I’m a bad person because…

I’m a bad person because I want to get off Facebook because I don’t really care about other people.

I know. Of all the dark and despicable deeds in the world it’s hardly worth mentioning. But the realisation that I’m just not that interested in others and their lives goes against a basic assumption that I’ve always made about myself – that I’m a selfless, caring, person.

Partly I know it’s a personality thing. While it might seem a ridiculous claim for someone who blogs to make, I don’t really like sharing my private thoughts and feelings in a public forum and I find the comments and status updates of those who do a bit unnerving. I know this is simply a personality clash – online as in the real world there are people who gush like a tap on full blast and then there are those people more like a tap that’s been rusted off for years. They’ll only open up given the right lubricant (usually wine or beer). I fall somewhere in the middle. I can overshare at times but not to a complete stranger on the bus.

On Facebook I don’t share pictures of my children because I feel this opens them up to people I don’t know and who might use those pictures in unsavoury ways. I try to steer clear of being political or controversial – my mum always told me not to discuss politics, religion or money with people and I apply to this rule equally to Facebook as I do to my real world relationships. The exception being good friends and family, because always agreeing would be so dull. And I rarely comment on other people’s status updates simply because between B1 and B2, my husband, my writing and the evil overlord cat, I don’t have a lot of time.

But other people, of course, are different. They share their hopes, dreams and worries. They share photos of their kids, their accomplishments, their illnesses, their failures and how crap (or otherwise) their teacher is. They make political statements. They condemn some and laud others. They make annoying philosophical comments which then encourages others to make comments like, ‘oh hun. wots rong?’ *shudder*

And the artificial intimacy created by a forum such as Facebook maintains relationships that might otherwise have fizzled out. It’s like thawing and refreezing and thawing and refreezing a friendship. And we all know how that well that works out with chicken.

So why, you may be screaming at your computer, don’t I just pull the plug? After all, no one is forcing me to read other people’s Facebook posts.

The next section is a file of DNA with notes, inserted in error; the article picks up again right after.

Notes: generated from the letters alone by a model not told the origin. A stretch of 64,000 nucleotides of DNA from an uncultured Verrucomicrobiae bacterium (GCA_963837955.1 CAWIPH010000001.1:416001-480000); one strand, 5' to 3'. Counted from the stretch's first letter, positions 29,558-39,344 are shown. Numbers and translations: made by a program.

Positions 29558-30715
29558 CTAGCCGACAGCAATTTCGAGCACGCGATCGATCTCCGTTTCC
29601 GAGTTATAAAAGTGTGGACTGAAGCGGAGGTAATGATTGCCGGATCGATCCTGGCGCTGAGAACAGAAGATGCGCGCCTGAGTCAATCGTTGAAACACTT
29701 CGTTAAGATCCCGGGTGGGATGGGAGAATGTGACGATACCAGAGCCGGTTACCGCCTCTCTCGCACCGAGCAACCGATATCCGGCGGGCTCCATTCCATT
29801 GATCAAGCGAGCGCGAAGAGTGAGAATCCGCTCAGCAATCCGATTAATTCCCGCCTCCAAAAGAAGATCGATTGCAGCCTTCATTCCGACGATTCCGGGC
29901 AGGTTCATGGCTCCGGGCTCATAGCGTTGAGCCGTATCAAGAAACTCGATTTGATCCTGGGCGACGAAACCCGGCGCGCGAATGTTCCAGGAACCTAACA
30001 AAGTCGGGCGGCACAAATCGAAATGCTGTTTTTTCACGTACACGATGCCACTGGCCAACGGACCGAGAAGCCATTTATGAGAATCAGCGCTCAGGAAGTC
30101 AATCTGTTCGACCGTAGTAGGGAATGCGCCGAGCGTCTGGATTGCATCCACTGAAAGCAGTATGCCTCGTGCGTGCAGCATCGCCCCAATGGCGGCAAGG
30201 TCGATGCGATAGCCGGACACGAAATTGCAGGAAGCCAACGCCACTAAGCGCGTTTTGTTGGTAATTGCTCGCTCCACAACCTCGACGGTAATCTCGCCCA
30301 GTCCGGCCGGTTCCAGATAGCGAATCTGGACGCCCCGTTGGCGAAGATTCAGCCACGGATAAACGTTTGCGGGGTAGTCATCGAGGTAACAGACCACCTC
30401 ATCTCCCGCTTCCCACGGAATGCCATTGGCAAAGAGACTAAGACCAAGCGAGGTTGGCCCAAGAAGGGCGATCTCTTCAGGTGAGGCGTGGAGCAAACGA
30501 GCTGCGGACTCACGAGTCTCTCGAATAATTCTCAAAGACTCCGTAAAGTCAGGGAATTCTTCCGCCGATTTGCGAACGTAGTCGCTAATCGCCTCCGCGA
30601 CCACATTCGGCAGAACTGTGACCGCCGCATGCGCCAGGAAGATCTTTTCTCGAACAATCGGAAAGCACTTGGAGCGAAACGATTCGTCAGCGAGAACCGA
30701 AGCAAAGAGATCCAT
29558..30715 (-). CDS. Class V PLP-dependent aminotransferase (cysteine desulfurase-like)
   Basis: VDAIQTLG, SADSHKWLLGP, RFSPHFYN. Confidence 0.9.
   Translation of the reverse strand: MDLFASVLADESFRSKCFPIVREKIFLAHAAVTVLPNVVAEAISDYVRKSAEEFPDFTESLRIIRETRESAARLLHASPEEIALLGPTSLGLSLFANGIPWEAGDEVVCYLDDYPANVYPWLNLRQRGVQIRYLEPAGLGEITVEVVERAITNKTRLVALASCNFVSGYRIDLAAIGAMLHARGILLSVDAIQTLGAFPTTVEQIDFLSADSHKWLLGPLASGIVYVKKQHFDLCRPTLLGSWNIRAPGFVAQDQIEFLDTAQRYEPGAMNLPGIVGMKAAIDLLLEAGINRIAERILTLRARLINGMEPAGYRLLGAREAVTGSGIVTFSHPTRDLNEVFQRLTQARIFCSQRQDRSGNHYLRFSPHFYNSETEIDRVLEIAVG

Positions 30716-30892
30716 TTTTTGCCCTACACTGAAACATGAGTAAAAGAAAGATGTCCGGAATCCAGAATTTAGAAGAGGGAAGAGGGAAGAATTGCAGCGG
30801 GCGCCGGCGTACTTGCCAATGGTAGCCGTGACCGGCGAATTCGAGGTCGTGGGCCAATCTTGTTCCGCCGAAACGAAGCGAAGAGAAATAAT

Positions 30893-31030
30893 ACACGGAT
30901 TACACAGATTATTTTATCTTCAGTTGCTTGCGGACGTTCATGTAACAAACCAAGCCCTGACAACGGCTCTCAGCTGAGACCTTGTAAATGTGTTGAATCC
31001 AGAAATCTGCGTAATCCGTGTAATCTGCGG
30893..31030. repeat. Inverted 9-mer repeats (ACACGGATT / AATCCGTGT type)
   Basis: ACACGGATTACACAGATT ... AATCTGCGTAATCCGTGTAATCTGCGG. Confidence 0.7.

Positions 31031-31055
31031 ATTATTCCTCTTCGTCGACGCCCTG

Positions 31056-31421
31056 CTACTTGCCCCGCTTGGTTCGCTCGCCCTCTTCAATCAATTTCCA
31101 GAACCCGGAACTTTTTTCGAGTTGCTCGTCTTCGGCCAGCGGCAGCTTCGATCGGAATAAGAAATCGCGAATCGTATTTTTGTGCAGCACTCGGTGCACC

Partly it’s because I don’t want to be a bad person. Or, more accurately, be seen as being a bad person who doesn’t care about the lives and interests of others.

And partly it’s because I don’t want to miss out. Increasingly friends, actual friends who I actually see in real life, communicate only through Facebook. Party invites, birth announcements, job promotions, and the list goes on, are all put on Facebook. If I’m not…how will I know these things? This poses some difficult questions about friendship that I’m not ready to face yet…but will wake me up at 3am.

 

So, tell me, how Facebook savvy are you? And how much do you share or not share? And do you have any tips for me on finding Facebook zen?

Quack

One brand new day, a brand new hen arrived on the farm and the whole hen house was in a flap.

Chicks giggled, hens squawked, Dot blushed from her toes to the tip-top of her comb.

“What’s going on in here?” asked the short sighted rooster.

“Quack!” said Dot.

“Oh dear, oh dear!” squawked Rooster, “No ducks in the hen house please. Go back to the pond with the other ducks.”

“But…”

Rooster bundled her out of the door.

“I guess I could be a duck,” thought Dot.

The ducks were heading off for their morning swim.

Waddle-waddle, slip, slide, splash.

Dot followed them.

Wiggle-waggle, slip, slide, splash, glug.

“You can’t swim,” said the ducks as they pushed Dot onto the bank, “you can’t be a duck. Crows can’t swim. Go to the paddock with the other crows.”

“I might be a crow,” thought Dot.

The crows were just beginning their choir practise.

Caw-caw, caw-caw-caw, caaaw-caaaw, ca-aw.

Dot cleared her throat.

Caaw-arg-arg-erk-awk-ark-yurk-erg.

“You can’t sing,” said the crows, “you can’t be a crow. You look a bit like a pigeon. You should head over to the farmhouse.”

“That must be it,” thought Dot.

The pigeons were practising their plies.

Up, down, up, down, up, down, up.

Dot stretched her legs.

Up, down, up, stumble, trip, oomph.

“You lack grace dear,” said the pigeons, helping her up, “you can’t be a pigeon.”

“Then what am I?” Dot said, fluffing her feathers.

But night was coming and the pigeons had all flown off to their nests.

Dot trudged back to the hen house.

“What am I?” wondered Dot. A tear dripped off the end of her beak.

Her stomach growled…

Gurgled…

Groaned…

Grumbled!

Dot flew to her feet, “I forgot!”

She dashed into the hen house, leapt into her nest, crossed her eyes, held her breath and…

Laid one perfect brown egg.

“Woohoo! I quack like a duck but I lay eggs like a chicken,” crowd Dot.

“What are you then?” asked the chicks.

Dot looked out of the hen house door. The moon was rising high into the sky, big and bright and nothing like the stars around it.

She snuggled into her nest, “I’m just me.”

Bunyip’s Night

Bunyip in his watery bed tossed and turned, groaned and grunted, wriggled and wiggled, fidgeted and flicked his tail.